As a dog owner, you probably dread any loud noises around the area. Sometimes these come from firework displays, whereas other times they are from thunderstorms. And if your dog reacts with fear and anxiety whenever this happens, you may be wondering why this is the case. The obvious answer is that the loud bangs are causing your pooch to become startled, but this may not be the only reason. So, if your dog is suffering from astraphobia, here are some of the possible reasons why this is the case.
Do All Dogs Hate Thunder?
While thunder may not bother all dogs, it does rank right at the top of the list of situations that provoke anxiety. And it is estimated that around one-third of canines suffer from this condition. Sadly, a lot of dogs have an extreme reaction to thunderstorms, and it can send them into a state of panic. Some factors may play a role in how afraid your dog is such as sex, age, and breed.
How Do Dogs React During a Thunderstorm?
Dogs who suffer from fear of thunderstorms have reactions which range from the mild to the extreme. There are all sorts of behaviors that you may notice including barking, trembling, hiding, whining, scratching, and pacing around the house. You may notice your pooch pawing at doors and windows or engaging in destructive behavior in your home. They may even end up putting themselves in dangerous situations.
Why Are Dogs Afraid of Thunder?
- Noise and Light
You may think that the loud crashes of noise are bound to make your dog scared of thunder, but experts aren’t sure whether these are the main problem, or it is the flashing lights as well. There is certainly something about the combination of these two events that upset many dogs.
- Disruption to the Daily Routine
Canines are creatures of habit, and it could simply be the case that this is a major disruption to regular events around the house. After all, many humans suffer from astraphobia as well.
- Dogs Have Sensitive Hearing
We have to remember that all dogs have hearing that is a lot more sensitive than us humans. In fact, they can hear things four times further away than us, as well as being able to differentiate sounds, and even identify where they are coming from. As thunder is a rare event in many places, it could be that your pooch simply doesn’t know what is causing the racket. If your dog has especially sensitive hearing, this could be another factor which is closely involved in upsetting them.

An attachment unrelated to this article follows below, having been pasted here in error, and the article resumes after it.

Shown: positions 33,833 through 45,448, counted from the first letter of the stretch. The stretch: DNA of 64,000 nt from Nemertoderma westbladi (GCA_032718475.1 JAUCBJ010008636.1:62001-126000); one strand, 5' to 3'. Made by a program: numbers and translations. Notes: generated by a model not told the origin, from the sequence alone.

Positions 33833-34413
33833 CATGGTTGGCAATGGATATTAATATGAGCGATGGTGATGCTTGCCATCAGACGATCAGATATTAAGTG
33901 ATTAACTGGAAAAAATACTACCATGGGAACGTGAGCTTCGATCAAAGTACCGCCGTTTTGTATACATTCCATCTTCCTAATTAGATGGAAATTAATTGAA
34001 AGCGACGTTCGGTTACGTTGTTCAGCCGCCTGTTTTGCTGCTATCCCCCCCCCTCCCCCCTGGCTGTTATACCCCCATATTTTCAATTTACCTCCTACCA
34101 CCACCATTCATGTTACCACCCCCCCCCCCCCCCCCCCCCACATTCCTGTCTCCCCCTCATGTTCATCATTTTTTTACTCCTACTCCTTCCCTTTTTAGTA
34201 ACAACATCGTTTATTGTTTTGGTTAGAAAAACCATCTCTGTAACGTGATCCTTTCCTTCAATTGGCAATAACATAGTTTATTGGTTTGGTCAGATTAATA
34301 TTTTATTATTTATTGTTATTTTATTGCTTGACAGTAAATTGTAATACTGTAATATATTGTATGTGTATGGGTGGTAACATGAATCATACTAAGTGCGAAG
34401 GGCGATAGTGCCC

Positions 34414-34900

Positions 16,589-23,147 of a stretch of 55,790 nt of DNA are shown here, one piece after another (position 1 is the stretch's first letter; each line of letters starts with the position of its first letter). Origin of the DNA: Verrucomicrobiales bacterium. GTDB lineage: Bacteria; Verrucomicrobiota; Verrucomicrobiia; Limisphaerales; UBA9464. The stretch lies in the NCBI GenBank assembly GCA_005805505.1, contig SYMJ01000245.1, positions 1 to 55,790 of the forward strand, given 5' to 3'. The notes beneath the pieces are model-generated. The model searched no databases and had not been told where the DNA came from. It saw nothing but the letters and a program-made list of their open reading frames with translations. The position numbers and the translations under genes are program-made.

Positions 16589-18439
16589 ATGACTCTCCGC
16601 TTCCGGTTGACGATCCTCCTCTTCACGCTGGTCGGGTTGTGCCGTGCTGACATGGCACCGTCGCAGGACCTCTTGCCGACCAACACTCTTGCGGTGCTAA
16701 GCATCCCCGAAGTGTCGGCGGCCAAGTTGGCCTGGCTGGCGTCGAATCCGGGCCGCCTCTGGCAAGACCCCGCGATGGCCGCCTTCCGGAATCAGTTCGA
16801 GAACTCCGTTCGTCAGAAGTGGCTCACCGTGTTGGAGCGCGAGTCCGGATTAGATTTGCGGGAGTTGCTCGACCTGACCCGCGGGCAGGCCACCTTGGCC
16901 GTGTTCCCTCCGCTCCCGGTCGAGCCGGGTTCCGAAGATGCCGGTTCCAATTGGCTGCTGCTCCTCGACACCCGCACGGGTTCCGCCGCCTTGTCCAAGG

- Static Electricity
Some studies have shown that static electricity causes an uncomfortable tingling feeling in the fur of dogs, and this is a major contributing factor in why they are afraid of thunderstorms. It has been put forward that dogs experience static electric shocks, which is why they often make for the places around your home that are grounded. For example, if you have ever noticed your dog heading for the bathtub during a thunderstorm, this could be because the porcelain from the tub prevents the electricity from traveling.
How to Calm a Dog During a Storm
Nobody wants to see their dog suffering during a thunderstorm, but there are some steps that you can take to properly calm your pooch down.
- Create a Safe Space
The first thing to try is to create a space where your dog can shield themselves away. If they are crate-trained, this is the place they are already likely to retreat to. Ideally, this will be a soft and cozy space, but you could try adding in some blankets to help absorb the sound. Leave the door open to avoid your pooch feeling like they are trapped. A lot of owners think closing the door is best, but this can end up increasing anxiety levels. If your dog doesn’t already have an obvious space to go to, choose a protected corner of your home. Put in some familiar items such as their toys, bed, food and water bowls. If there are windows, close the drapes to block out the flashing.
- Mask the Noise
If you can find a way of masking the noise of the thunder, this can also help to keep your dog calm. The TV and radio are the two most obvious devices to use, but you need to be careful not to make them too loud as this will defeat the object of shielding your dog from startling sounds. Alternatively, you could try turning up the air conditioner or using white noise machines to cancel out the noise. You could try other soothing sounds such as whale song too. Ultimately, it all depends on what works for your dog.
- Desensitize Your Dog to Thunder
Protecting your dog from a single thunderstorm only works as a temporary measure. If you are looking for a more long-term solution, you could try playing some thunderstorm noises in the background, while giving your dog treats, playing some games, or simply showing them some love and affection. During the next few weeks, you can start gradually increasing the volume of the noise. This way, when a thunderstorm comes along for real, your dog will automatically associate it with the good times that you have enjoyed together.
- Talk to Your Vet
If you can’t solve the problem yourself, your vet is the best person to speak to. There are all sorts of recommendations that they can make such as the use of an anxiety vest that produces a swaddling effect in dogs. If the problem is very serious, you may need to enrol your dog in some behavioral therapy to deal with the issues head on.
Read here our guide on the Best Calming Aid for Dogs.
There are a few possible reasons why your dog is afraid of thunderstorms, but as there is nothing that you can do about this natural phenomenon directly, all you can do is to prepare your pooch better with some of the methods we have discussed here.
- Daphne Sashin, When Your Dog Is Afraid of Storms, WebMD
- Debra Horwitz, DVM, Helping Dogs with Severe Phobias During Storms and Fireworks, VCA Hospitals
- Fear Of Thunder And Other Loud Noises, The Humane Society
- Sherry Woodard, Dog Scared of Loud Noises, Best Friends Animal Society